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Berliner Morgenpost

FAITH TO FACE

Original and full of humour

With the Puccini one-act opera "Suor Angelica" Kirill Petrenko presents his first educational project in the Philharmonic Hall

One expects an opera performance, semi-staged, in the Philharmonic Hall. One looks forward to a beautiful overture, played by an orchestra, but things turn out differently: several performers move on stage in Pina-Bausch dance theatre style, making strange sounds and fuzzing through their hair, while a young pianist plays Puccini melodies, which, however, always drift off into the jazzy. A look at the programme clears things up: Before the actual opera "Suor Angelica" by Giacomo Puccini, a "prologue" for solo piano by the Israeli composer Matan Porat, who himself sits at the piano, is heard. Now Kirill Petrenko comes on stage, and the piano prelude seamlessly merges into the overture to Puccini's one-act opera. An original start for a rarely performed musical theatre work. "Suor Angelica" forms the lyrical middle piece within the "Tritticco" (in English: triptych), which is framed by the tragic one-act play "Il tabarro" and the cheerful opera "Gianni Schicchi". The somewhat maudlin libretto is by Giovacchino Forzano. "Suor Angelica" is set in a convent near Siena at the end of the 17th century. The audience is confronted with the everyday life of the novices. Many things revolve around the misdemeanours of the nuns, who are severely punished by their teacher.

At first Sister Angelica is shown as one of many, but in the course of the play she gradually becomes the protagonist. She comes from a noble family who was sent to a convent for punishment. When her merciless aunt visits her there to obtain a waiver from Angelica regarding the parental inheritance, Angelica learns from her aunt that her illegitimate son, whom she gave birth to before her novitiate, has died. After the aunt has left, Angelica falls into heavy mourning. She only wants to die to be with her child again and cooks a poisonous potion to kill herself. When she has ingested the poison, she becomes aware of the sinful act and she asks the Mother of God for mercy. Meanwhile, the church begins to shine, it opens up and reveals the view of a flock of angels. The Virgin Mary leaves the church with a blond boy who slowly walks towards Angelica, accompanied by the choir of angels. Angelica dies.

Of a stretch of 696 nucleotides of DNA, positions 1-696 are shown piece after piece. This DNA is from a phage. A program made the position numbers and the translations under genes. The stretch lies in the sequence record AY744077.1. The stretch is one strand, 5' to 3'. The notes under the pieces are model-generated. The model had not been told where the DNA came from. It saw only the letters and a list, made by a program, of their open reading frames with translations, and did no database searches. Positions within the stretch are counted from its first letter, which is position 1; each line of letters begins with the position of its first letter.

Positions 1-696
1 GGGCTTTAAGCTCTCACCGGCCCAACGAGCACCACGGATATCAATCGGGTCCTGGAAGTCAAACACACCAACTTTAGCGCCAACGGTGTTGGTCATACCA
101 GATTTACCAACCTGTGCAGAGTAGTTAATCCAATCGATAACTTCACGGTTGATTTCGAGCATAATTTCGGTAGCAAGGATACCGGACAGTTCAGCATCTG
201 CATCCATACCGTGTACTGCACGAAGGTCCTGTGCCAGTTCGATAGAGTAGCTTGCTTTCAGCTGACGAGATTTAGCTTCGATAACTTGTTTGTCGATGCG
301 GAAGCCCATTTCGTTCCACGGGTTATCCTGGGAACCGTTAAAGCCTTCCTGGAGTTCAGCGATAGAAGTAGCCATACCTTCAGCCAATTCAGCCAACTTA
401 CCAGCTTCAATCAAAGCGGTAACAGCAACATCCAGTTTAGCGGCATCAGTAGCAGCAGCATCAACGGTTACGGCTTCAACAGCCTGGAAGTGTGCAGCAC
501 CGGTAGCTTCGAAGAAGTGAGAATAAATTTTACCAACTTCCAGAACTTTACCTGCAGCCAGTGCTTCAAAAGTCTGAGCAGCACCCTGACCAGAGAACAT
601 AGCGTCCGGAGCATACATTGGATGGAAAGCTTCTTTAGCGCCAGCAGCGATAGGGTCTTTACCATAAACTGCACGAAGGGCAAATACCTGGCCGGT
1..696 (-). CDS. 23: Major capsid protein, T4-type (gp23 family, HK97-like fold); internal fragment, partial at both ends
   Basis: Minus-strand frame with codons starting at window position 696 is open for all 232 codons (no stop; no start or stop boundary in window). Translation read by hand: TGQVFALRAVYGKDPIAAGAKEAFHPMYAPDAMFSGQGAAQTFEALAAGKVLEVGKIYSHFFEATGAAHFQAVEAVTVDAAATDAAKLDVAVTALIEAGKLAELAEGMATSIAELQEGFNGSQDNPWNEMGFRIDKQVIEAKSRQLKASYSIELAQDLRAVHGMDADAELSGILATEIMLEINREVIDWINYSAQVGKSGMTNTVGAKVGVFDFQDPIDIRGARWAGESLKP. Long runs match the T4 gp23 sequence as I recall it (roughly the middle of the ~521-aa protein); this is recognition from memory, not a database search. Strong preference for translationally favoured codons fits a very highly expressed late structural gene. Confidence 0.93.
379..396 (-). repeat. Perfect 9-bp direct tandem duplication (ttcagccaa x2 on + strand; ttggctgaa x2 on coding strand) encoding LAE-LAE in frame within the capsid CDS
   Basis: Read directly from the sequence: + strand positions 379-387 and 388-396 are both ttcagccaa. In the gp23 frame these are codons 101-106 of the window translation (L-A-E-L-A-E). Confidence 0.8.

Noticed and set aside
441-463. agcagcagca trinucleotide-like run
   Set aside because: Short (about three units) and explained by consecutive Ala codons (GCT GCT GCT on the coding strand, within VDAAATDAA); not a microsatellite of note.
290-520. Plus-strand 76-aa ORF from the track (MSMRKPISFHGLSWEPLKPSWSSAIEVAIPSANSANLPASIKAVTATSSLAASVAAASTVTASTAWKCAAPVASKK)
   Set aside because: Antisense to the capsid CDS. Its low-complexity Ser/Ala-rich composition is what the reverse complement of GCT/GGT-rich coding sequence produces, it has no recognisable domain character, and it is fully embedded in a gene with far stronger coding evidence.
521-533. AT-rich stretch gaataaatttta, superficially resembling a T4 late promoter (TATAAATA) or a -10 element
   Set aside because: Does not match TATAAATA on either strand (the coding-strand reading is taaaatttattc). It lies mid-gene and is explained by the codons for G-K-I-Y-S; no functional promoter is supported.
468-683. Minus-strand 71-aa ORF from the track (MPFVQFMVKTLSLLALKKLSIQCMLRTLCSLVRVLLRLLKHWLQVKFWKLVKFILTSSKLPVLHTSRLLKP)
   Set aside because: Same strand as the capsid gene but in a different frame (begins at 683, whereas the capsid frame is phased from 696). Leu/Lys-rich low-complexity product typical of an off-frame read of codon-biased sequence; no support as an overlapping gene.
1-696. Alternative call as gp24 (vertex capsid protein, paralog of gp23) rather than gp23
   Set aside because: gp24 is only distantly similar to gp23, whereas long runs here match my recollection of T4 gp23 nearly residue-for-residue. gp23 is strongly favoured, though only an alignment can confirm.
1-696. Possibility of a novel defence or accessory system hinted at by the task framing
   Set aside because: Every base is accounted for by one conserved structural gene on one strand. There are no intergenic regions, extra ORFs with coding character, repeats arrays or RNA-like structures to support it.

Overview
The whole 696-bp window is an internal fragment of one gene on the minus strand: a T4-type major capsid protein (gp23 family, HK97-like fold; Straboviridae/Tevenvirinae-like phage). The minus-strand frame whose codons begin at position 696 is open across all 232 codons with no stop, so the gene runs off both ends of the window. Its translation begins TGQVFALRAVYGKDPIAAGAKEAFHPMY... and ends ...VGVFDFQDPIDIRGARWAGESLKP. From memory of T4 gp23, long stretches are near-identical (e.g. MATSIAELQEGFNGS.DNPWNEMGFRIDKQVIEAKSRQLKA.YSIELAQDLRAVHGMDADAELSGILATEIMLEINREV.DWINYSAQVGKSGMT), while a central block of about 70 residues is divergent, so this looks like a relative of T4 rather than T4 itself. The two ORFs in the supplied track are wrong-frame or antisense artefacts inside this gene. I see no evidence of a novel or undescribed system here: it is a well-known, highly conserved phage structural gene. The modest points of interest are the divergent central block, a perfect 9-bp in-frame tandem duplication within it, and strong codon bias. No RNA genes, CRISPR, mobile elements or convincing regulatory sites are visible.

For the vocal parts, which are covered exclusively by female voices, outstanding female singers from various nations from Berlin's music academies were engaged, while the orchestra was made up of scholarship holders from the Karajan Academy. Vocal support was provided by the Project Choir of the Vocal Heroes Chrogram. The artistic result was simply overwhelming. The American soprano Ann Toomey in particular delighted in the role of Angelica with the colourful range of her voice, as did the Swedish star singer Katarina Dalayman, who was won as a guest star for the role of Angelica's aunt; she performed with great emotional intensity and outstanding technique. The French singer Sarah Laulan also convinced with her velvety, full alto.

The novices seem like dropouts of the present

Nicola Hümpel's direction was original and full of humour. Together with set designer Oliver Proske, she provided a contemporary production of the historical material. The novices in their simple clothing, which was chosen by Nicola Hümpel far away from all nun clichés, looked a little bit like dropouts of the present time, who want to find themselves in a spiritual camp far away from everyday problems and yet fight each other often enough. A special feature of the actresses in this performance is that each of the 13 women comes from a different country and all five continents are covered. The pedagogical idea behind this is that people from different nations and cultures should come together, exchange their experiences and make music together. Through the use of video screens, the faces of the performers were regularly shown in close-up, which placed special emphasis on mimic play.

In collaboration with the Russian world-class conductor they performed at their best musically. Wonderfully floating, full of dancing lightness and with a lot of warmth of heart they made Puccini's score sound. For the young amateur singers in the choir, too, the collaboration with such an empathic thoroughbred musician as Petrenko must have been a special moment in their lives. The way Petrenko communicated in all directions on stage showed that he is a highly experienced opera conductor who knows how to coordinate the various actors in a performance. There was plenty of applause for this in the sold-out Philharmonic Hall.

Mario-Felix Vogt, 03.02.2020

 

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